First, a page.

TERRE HAUTE —
Greg Gauer sidesteps boxes on the floor of his office on a Tuesday afternoon.
They contain still-useful elements of the daily routine at Chauncey Rose Middle School.
“That one’s going to Sarah Scott. That one’s going to Woodrow Wilson,” he says of the boxes, bound for Chauncey Rose’s sister Vigo County middle schools.
There are few other visible signs that Chauncey Rose will conduct its final classes in less than 48 hours. Aside from the boxes, Gauer’s office looks sharp, yet busy, with framed photos and inspirational messages hanging on its walls. Tipoff of the annual Faculty vs. Student Body basketball game looms in just 15 minutes, but Gauer — due to serve as referee — assures me he has a few minutes to talk about the last days of this school, a place that traces its origins to a 19th-century philanthropist who used his fortune to educate young people and care for the least fortunate.
Gauer appears ready to officiate, wearing a polo and sweats in the school colors of the CRMS Royals. He eases, a bit gingerly, into the chair behind his desk. Years ago, he sat in Chauncey Rose’s classrooms as a student, from 1983 to ’85. Two years ago, Gauer became its principal. One year ago, the Vigo County School Board voted 7-0 “with a heavy heart” to close this school at North 13th Street and Third Avenue, citing state budget cutbacks, the high cost of renovating the 40-year-old complex, and a declining enrollment from 672 in 1999 to 242 today.
That background lets Gauer view Chauncey Rose “through different lenses.”
Asked what makes the school special, he answers, “is the men and women who have taught here.”
The obstacles teachers encounter are well-handled at all Vigo County schools, Gauer quickly adds, but are “a little more pronounced” at Chauncey Rose. At this quintessential inner-city, neighborhood school, nearly one-third of its students walk to and from here daily. When Gauer was a Chauncey Rose student, he was the second of the family’s three children to attend, and the teachers “knew who my sister was. They knew my parents,” he recalls. Today, with changing family dynamics, “It’s an uncle, it’s a foster mom and dad, it’s a grandparent. [But] it’s always been, ‘Who’s child is this?’ You’ve got to have a good handle on where this child is coming from.”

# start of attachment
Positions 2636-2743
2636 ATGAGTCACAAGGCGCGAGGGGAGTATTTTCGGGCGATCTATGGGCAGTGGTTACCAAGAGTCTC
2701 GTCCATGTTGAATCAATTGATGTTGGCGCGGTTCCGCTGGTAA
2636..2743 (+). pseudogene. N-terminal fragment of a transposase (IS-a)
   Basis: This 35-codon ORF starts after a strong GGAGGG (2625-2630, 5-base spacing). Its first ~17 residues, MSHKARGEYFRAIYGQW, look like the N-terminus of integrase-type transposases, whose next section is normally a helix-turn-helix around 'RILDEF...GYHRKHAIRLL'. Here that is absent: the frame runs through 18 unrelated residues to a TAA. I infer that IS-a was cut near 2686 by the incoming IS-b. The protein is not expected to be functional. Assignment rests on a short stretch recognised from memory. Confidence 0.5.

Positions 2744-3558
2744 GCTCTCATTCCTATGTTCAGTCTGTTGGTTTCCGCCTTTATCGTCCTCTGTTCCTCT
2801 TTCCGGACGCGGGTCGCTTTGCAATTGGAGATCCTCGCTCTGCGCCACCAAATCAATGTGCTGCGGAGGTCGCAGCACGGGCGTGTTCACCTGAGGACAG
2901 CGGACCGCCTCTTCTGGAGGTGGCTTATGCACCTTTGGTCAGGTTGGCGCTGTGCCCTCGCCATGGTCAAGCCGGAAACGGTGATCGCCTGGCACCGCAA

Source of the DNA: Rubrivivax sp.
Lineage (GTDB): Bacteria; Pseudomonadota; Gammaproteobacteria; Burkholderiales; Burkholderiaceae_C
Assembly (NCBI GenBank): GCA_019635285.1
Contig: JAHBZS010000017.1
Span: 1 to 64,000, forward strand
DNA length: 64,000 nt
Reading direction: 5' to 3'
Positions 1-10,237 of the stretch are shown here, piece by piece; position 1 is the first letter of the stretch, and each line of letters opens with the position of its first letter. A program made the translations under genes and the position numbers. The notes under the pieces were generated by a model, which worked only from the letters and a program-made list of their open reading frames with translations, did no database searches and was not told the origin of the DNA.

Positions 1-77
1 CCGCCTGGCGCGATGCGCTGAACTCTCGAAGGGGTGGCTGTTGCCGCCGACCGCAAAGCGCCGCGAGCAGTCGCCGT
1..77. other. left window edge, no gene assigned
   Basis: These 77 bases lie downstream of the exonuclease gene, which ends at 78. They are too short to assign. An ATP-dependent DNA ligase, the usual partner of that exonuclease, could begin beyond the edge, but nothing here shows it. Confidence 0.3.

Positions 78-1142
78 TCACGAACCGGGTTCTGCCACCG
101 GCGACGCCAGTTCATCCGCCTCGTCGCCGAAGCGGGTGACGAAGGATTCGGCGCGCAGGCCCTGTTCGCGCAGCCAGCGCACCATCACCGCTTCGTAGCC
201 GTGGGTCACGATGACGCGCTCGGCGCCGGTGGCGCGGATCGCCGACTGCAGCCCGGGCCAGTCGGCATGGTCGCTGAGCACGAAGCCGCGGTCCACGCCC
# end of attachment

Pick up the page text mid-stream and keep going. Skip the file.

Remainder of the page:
And the staff does just that, he says, pausing briefly when a staffer pops in to have him approve an announcement for a farewell breakfast.
“These people know who our clientele is,” Gauer says, leaning forward. “They know who’s going to need that pair of shoes. They know who’s going to need that coat in the winter time. They know who’s going to need help with the utility bill in the winter. They know the young lady who makes the cheer team who doesn’t have the means to get that uniform.”
For many, the place they walk, ride or bus to has been a second home. Kids linger hours after school for tutoring, school sports or pickup basketball. “This place,” Gauer says, “it’s as if it never closes, like it’s always open.”
Yet, that rare moment is coming on Friday, when teachers wrap up their 2011-12 duties and Chauncey Rose ceases to be.
Gauer glances at the time, rises from his chair and walks toward the Howard Sharpe Gymnasium, one of two buildings the school inherited from Gerstmeyer High School, which closed at that same site in 1971, a year before Chauncey Rose opened. Along the way, students and faculty members flow into the hallways, headed for the basketball festivities.